So what else are they to do? Closing up shop and vanishing is certainly going to happen, but that leaves the question of what to do with the company's good ideas. If they can - through the NPE - make some money off them, should that automatically be disallowed? I tend to think not. If we assume that the patents are good and validly granted then they represent the embodiment of innovation and hard work. For another company to make use of that innovation and hard work CopyTele ought to be able to get some form of compensation, such as by sale or license. Which brings us back around to the patent monetization entity.
A long time ago I made an analogy between patents and cars. Certainly people use cars to commit crimes. Cars are responsible for a lot of deaths. People use cars in all kinds of irresponsible ways (hang up the damned phone and drive!). But none of that causes us to want to abolish cars. Likewise, I do not think that the abuses of some NPEs are a reason we ought to abolish patents, software or otherwise. But surely some sort of (possibly stringent) regulation is required.
I name this test in honor of Greg Aharonian of PATNEWS who has been raging about the crap coming out of the USPTO for longer than I've been blogging. The test is simple: if it fails at its most basic function, it's not suitable material for patent discussion.
In an email sent out today Greg has pointed out that the PTO's database of its own patents fails this test. The patent database is both accessible to the public and used by examiners. As I noted last time, one reason we might point to for bad patents being issued by the PTO is that examiners do not have adequate tools to do their jobs properly.
This query asks for patents where (at least one of) the inventors are in the country of Panama. Go ahead, give it a try. I'll wait.
Right, so if you're like Greg and me you'll notice that the PTO's database fails to perform even this simple query properly. Some of the answers appear to be because of substring matching (bad implementation of the search algorithm); others appear to be because of incorrect data in the patent records themselves (bad quality control). Regardless of the cause, it's clear that this tool fails here, which leads one to wonder how badly it fails on other queries. If patent examiners aren't finding relevant prior art maybe we ought to give them the right (tested) tools and (quality supervised) data to make that possible, eh?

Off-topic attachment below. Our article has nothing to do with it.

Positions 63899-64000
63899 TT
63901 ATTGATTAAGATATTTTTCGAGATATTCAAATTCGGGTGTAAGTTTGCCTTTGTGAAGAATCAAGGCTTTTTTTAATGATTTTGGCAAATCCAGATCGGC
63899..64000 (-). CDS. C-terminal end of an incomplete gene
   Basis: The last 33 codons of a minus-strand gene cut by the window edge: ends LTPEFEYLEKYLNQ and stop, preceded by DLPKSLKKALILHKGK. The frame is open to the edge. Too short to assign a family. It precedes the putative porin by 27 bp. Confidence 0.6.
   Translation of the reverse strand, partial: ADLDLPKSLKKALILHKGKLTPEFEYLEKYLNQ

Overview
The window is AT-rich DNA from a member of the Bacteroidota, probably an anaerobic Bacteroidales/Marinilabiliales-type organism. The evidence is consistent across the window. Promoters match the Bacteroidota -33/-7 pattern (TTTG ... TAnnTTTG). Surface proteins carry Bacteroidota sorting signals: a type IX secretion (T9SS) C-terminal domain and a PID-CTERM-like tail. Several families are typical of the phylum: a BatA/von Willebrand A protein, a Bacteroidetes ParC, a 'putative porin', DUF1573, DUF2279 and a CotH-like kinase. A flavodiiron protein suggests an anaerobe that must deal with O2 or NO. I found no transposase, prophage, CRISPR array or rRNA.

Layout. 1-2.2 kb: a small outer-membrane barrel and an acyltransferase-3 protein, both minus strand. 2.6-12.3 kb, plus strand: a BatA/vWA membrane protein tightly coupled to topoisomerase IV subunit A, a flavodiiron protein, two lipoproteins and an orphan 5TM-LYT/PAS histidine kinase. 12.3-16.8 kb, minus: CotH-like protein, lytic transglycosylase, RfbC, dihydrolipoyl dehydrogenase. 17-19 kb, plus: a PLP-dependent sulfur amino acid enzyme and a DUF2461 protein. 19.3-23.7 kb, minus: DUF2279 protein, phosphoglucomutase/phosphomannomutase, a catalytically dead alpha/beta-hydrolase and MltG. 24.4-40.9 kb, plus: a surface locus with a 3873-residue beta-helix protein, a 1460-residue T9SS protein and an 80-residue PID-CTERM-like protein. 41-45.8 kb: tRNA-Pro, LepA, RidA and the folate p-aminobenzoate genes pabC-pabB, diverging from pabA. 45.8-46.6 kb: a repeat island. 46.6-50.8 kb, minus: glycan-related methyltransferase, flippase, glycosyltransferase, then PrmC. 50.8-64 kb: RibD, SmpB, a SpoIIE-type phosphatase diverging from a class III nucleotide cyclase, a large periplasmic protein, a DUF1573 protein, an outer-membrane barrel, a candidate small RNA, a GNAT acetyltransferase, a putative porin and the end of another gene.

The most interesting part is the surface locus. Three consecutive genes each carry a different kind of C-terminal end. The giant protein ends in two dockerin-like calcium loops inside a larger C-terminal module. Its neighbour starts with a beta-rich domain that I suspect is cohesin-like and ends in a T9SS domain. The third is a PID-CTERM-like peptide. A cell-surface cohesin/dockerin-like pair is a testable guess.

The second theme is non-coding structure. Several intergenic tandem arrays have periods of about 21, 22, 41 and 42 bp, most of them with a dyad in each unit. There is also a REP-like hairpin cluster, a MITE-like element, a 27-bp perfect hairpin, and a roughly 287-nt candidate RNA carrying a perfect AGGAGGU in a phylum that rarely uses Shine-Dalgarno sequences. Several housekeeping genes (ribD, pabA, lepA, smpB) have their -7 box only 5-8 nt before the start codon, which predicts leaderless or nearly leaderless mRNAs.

This has been well-covered elsewhere. I just wanted to point out - thanks to Ken White at Popehat - that the Judge clearly understood how Prenda were taking advantage of the horrible state of copyright law in the US. "[Prenda] discovered the nexus of antiquated copyright laws, paralyzing social stigma, and unaffordable defense costs [...] So now, copyright laws originally designed to compensate starving artists allow, starving attorneys in this electronic-media era to plunder the citizenry."
The suit seeks a declaratory judgment that Aereo does not infringe CBS's copyrights, which is what the 2nd Circuit said. The suit is filed in New York in part because that's where the original suit was tried and because part of Aereo's complaint is that by threatening to sue everywhere, CBS is both "venue shopping" and trying to evade the ruling against it in the original court. In general courts look poorly on those kinds of legal shenanigans so they may well get their declaratory judgment, but I don't think that's going to stop CBS.
The list of news topics about laws and problems grows week by week: computer intrusion laws being overbroad, DMCA exemptions not being granted for everyday activity with technologies, patent trolling, maximalist copyrighting - all ultimately come down to the laws' failure to keep pace with the rapid evolution of technology and online social/commerce activities. A pair of recent news stories makes it look like Congress might actually be gearing up to do something.
However, a review such as this is almost certain to include public hearings, which provides an opportunity for organizations concerned about how badly the Obama administration has handled these issues to get their grievances heard, and garner some publicity. It's one thing to careen from crisis (CISPA) to crisis (TPP) and another to be able to present a coherent view of what a modernized IP regime should look like. Hearings are the place to do that.
Over on the patent side, Senator Charles Schumer announced his intention to file a bill addressing patent trolling. His idea is to expand the realm in which defendants can ask for PTO review of patents before trial. That's not particularly novel, and again fails to address the problem of bad patent issuance, but it is a step in the right direction. PTO review is often directed by courts or requested after courts have invalidated some or all of a patent's claims. Clogging up the PTO with more reviews isn't going to help, but if this works right the number of reviews will remain about the same and companies (and the public) will be spared the time and expense of some IP-related litigation.
The site got knocked offline by a barrage of spam comments. Thanks to Hylton and the Corante staff for cleaning up the mess and getting us moving again. There are two entries now published that were from May 3rd and I'll work on clearing the backlog tomorrow and the rest of this week.